The recently reached agreement by delegates of the Intergovernmental Conference on Marine Biodiversity of Areas Beyond National Jurisdiction (BBNJ), is the culmination of UN-facilitated talks that began in 2004. The purpose is to ensure the conservation and sustainable use of marine biological diversity of areas beyond national jurisdiction. One of the key questions has been how to allocate expected benefits from the use of so called marine genetic resources, biological material from plants and animals in the oceans that could have benefits for society, such as pharmaceuticals and food.
The agreement concerns the oceans, which no country owns or controls and which cover 45% of the earth's surface. The deep sea also encompasses 98% of the biosphere, that is, the part of the earth that supports life.
When SLU Global asks Niklas Kebbon, Sweden's chief negotiator and EU’s representative at the UN negotiations, to comment on the agreement, he says:
– One of the aims of the agreement is to ensure a more equitable access to and distribution of benefits arising from the use of marine genetic resources. It provides for capacity building and transfer of marine technology to developing countries and sets up a special fund for that purpose. It envisages the establishment of a scheme for sharing benefits of the utilisation of marine genetic resources if and when commercialisation occurs.
– Agreement has been elusive, particularly as regards access to and sharing of benefits of marine genetic resources without placing undue burdens on marine scientific research. The fact that the considerable expectations gap that has plagued the negotiations for so long could be bridged is a diplomatic achievement and a welcome ray of light in an otherwise polarised global arena, Niklas Kebbon continues.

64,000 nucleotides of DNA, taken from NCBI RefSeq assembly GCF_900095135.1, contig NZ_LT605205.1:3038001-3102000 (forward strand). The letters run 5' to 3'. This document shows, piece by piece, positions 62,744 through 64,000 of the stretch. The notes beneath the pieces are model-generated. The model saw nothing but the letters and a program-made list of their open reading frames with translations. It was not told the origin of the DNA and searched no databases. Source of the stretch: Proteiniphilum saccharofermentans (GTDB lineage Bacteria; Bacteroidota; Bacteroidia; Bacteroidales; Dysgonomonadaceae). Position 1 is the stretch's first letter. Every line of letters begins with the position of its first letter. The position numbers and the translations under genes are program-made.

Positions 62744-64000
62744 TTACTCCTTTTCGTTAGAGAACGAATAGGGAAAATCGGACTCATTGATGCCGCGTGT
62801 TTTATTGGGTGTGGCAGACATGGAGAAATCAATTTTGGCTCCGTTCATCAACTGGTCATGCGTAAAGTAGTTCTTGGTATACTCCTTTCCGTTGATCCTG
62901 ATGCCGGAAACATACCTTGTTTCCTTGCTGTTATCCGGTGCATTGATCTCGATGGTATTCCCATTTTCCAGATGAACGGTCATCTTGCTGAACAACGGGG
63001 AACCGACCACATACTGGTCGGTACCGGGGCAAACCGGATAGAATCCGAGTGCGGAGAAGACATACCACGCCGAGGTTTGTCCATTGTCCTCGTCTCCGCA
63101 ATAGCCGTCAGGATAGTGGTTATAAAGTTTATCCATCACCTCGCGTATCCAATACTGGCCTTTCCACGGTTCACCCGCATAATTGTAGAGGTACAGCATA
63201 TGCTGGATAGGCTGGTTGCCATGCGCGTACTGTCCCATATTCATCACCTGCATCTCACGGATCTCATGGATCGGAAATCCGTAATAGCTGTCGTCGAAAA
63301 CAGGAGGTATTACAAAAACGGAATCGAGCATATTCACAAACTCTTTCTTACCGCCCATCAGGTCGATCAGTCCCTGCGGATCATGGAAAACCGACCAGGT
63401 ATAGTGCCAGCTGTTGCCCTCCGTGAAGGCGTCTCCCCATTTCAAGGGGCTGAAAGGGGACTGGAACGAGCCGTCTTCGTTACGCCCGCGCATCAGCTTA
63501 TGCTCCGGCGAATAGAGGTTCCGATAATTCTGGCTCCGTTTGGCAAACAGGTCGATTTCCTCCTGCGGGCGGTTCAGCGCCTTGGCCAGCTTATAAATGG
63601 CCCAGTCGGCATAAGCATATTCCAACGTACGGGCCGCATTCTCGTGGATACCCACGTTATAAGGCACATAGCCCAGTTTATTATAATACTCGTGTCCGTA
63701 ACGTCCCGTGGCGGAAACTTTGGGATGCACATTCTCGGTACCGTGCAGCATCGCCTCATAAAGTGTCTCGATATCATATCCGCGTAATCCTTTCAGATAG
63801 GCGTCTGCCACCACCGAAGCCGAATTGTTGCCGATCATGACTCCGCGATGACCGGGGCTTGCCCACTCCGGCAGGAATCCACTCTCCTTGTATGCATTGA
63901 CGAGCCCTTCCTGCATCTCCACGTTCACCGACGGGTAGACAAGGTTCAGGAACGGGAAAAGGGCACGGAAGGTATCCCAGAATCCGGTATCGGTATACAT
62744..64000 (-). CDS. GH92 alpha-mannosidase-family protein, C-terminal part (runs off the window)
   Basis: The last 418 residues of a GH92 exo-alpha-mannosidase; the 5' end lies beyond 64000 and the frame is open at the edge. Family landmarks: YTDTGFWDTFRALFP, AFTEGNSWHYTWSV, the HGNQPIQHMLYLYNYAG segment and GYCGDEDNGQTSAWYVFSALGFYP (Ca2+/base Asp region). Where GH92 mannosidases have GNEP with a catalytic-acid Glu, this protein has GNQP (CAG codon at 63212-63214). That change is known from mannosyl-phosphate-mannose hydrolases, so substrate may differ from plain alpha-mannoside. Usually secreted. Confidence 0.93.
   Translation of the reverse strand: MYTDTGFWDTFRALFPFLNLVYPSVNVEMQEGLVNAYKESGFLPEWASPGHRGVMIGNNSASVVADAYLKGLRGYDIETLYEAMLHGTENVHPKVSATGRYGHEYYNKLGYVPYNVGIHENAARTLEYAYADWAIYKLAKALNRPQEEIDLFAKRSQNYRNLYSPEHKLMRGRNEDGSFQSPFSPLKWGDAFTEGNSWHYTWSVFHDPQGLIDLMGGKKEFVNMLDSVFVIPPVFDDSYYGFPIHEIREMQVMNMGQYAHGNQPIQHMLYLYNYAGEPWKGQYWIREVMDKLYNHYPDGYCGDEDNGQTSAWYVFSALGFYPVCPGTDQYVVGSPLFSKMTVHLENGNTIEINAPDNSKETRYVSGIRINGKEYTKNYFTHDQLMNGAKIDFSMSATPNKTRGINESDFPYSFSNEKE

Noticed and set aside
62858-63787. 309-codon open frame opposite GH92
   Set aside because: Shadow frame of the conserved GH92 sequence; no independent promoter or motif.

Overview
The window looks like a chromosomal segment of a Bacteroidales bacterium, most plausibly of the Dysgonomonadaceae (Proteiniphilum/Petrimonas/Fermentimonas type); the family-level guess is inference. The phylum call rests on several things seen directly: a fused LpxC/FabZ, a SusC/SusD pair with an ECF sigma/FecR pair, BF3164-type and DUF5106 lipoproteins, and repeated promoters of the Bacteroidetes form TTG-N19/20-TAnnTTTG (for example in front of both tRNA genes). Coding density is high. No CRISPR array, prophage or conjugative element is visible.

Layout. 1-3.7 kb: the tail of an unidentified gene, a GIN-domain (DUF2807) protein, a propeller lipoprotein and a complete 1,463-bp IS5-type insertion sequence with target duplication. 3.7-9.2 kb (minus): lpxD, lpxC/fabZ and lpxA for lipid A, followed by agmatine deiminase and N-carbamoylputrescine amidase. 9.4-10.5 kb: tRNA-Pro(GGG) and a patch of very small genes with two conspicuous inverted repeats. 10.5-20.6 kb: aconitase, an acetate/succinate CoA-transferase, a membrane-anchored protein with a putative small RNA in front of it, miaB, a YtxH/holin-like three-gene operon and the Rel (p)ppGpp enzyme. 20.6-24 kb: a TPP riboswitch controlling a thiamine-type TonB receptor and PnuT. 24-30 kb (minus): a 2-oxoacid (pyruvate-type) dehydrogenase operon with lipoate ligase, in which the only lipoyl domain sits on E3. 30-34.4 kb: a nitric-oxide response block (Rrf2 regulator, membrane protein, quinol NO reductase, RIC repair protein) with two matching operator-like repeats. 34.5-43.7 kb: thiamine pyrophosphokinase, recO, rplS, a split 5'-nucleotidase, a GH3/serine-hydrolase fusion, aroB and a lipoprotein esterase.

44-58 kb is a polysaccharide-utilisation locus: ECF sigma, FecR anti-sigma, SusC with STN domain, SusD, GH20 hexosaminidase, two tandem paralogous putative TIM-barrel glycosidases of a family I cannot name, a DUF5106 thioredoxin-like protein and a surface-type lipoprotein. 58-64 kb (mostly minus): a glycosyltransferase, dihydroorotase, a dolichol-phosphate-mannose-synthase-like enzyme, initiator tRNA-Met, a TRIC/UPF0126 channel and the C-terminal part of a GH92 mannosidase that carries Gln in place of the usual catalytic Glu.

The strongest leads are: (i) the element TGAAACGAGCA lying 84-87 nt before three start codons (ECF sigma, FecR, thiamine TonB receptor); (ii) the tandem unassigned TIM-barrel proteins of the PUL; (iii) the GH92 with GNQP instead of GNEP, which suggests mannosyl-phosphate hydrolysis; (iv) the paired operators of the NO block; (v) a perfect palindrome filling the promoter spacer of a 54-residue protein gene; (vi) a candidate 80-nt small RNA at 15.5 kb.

Marine nature reserves
The historic treaty is crucial for enforcing the 30x30 pledge made by countries at the UN biodiversity conference in December 2022 (COP15), to protect a third of the sea (and land) by 2030. It would mean that 30% of international waters would be protected by 2030. Currently, that figure is around 1%. This would imply, for example, to establish no-fishing zones and to limit shipping routes and exploration activities, like deep-sea mining.
Ocean ecosystems produce half the oxygen we breathe, and soak up carbon dioxide, as the world’s largest carbon sink. Yet until now, fragmented and loosely enforced rules governing the high seas have rendered this area more susceptible than coastal waters to exploitation.
– This is wonderful news that we finally have an important agreement in place avoiding the tragedy of commons in the high seas. The challenge will be to designate areas of protection in the right places and in an inclusive way. Also to restrict fishing in certain areas, although this is not explicitly mentioned in the agreement. Protected areas need to be established where they provide the most benefits to nature and humans and be based on sound science. Excluding fishing is needed in order to secure viable stocks and habitats for future generations. The new agreement will hopefully facilitate this process, says Charlotte Berkström, Researcher at the Department of Aquatic Resources; Marine conservation and planning at SLU.
What will happen next?, we finally ask Niklas Kebbon.
– The text of the agreement will now be translated to the official UN languages and subjected to formal scrutiny by jurists-linguists in view of its formal adoption later this year. It will then be opened for signature and will enter into force once ratified by 60 states. The Conference of the Parties can then start meeting, establish the institutions and mechanisms foreseen in the agreement and start designating marine protected areas, Niklas concludes.